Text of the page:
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Avatar for Ryner Ryner said:
When Clarkston, Georgia, became a favorite for refugee relocation organizations, it started a chain of events that would change the town irrevocably. It’s one thing when a refugee population originates from the same country; but in Clarkston’s case, most of the refugees had little in common with each other, much less with Clarkston’s American citizens. Seeing the many children in need of safe recreation choices, Luma Mufleh, a passionate soccer coach and an immigrant herself, decides to organize several soccer teams just for refugee kids. In addition to providing instruction in the game, Luma also requires that her players spend a portion of practice time getting tutored with schoolwork. Her biggest challenge, however, is breaking through the Clarkston red tape and suspicion just to find fields for her kids to practice on.

I’m not really a soccer fan, but this is more than just a story about kids playing soccer. It’s inspiring to see the kids bonding despite having vastly different cultural, linguistic and ethnic backgrounds. However, the seeming lack of overall support these kids and their families receive, as well as the cold reception as they are just plopped down into an American town, is also disheartening.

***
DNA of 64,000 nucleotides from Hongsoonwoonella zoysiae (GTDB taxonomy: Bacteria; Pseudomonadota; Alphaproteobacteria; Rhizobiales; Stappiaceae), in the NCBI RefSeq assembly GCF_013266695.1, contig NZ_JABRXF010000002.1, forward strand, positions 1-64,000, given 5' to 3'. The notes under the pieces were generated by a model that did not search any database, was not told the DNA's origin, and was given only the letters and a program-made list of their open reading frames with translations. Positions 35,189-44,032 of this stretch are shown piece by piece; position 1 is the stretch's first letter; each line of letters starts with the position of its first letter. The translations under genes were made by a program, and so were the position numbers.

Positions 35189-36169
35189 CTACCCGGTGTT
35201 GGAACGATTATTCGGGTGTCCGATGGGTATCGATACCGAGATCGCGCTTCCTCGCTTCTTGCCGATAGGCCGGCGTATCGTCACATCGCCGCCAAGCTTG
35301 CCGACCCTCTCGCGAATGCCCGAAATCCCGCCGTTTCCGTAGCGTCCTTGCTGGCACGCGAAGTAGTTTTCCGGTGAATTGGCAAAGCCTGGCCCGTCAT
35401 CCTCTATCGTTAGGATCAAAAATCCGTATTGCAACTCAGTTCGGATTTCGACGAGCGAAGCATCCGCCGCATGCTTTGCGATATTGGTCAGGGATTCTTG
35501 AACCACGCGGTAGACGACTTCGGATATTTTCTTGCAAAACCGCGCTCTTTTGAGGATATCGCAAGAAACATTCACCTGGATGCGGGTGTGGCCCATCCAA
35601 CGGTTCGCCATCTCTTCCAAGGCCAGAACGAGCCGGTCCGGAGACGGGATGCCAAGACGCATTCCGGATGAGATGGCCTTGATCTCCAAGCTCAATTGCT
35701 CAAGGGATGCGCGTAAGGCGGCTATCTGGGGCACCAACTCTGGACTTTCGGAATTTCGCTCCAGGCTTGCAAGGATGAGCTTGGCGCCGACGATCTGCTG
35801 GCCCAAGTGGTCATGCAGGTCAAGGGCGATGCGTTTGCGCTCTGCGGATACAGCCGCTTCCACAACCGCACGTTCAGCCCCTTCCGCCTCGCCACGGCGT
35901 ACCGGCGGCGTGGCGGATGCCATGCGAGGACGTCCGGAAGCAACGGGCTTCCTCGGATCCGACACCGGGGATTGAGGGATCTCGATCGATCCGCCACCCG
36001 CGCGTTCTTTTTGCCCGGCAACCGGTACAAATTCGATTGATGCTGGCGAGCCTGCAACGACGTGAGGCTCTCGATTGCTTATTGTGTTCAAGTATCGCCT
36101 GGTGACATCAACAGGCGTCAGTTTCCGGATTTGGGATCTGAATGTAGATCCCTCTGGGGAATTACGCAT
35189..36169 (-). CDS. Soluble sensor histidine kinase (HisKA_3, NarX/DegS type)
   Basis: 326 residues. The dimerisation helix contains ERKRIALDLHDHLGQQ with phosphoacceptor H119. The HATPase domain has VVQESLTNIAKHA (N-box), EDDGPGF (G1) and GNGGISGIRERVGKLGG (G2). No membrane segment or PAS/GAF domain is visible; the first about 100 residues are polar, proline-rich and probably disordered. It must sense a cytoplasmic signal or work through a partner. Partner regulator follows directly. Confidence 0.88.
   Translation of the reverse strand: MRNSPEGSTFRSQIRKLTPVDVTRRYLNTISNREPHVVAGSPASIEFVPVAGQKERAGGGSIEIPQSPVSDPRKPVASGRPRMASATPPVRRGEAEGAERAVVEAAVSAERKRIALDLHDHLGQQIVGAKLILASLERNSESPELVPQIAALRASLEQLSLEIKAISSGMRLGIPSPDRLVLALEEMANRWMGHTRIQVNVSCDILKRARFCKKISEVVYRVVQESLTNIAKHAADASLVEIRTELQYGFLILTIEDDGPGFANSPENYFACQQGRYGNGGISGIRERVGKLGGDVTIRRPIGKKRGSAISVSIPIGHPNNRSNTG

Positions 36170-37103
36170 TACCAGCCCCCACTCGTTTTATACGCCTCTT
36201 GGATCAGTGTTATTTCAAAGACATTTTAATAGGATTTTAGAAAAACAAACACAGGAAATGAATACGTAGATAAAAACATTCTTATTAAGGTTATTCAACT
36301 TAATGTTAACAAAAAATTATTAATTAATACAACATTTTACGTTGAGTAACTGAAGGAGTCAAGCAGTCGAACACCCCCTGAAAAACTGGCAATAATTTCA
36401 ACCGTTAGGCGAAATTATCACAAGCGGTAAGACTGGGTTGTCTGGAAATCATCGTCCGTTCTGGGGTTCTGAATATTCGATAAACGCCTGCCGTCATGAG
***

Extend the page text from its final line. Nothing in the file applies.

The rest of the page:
posted May 16, 2009 at 10:21AM
mamahammer said:
I liked the symbolism inherent in Luma’s name-a light in the darkness of these kids’ lives.
posted Sep 22, 2010 at 6:25AM
Emma said:
This was an amazing true story about a refugee soccer team in the deep south. It had so much heart, and the entire time I read it I felt like I was living through their lives with them; from their pain, confusion, joy, triumph, and every thing in between. It was an amazing story of a family, from countries all over the world, who were united by one thing: soccer.
posted Aug 17, 2011 at 1:20PM
Emma said:
This was an amazing true story about a refugee soccer team in the deep south. It had so much heart, and the entire time I read it I felt like I was living through their lives with them; from their pain, confusion, joy, triumph, and every thing in between. It was an amazing story of a family, from countries all over the world, who were united by one thing: soccer.
posted Aug 17, 2011 at 1:20PM
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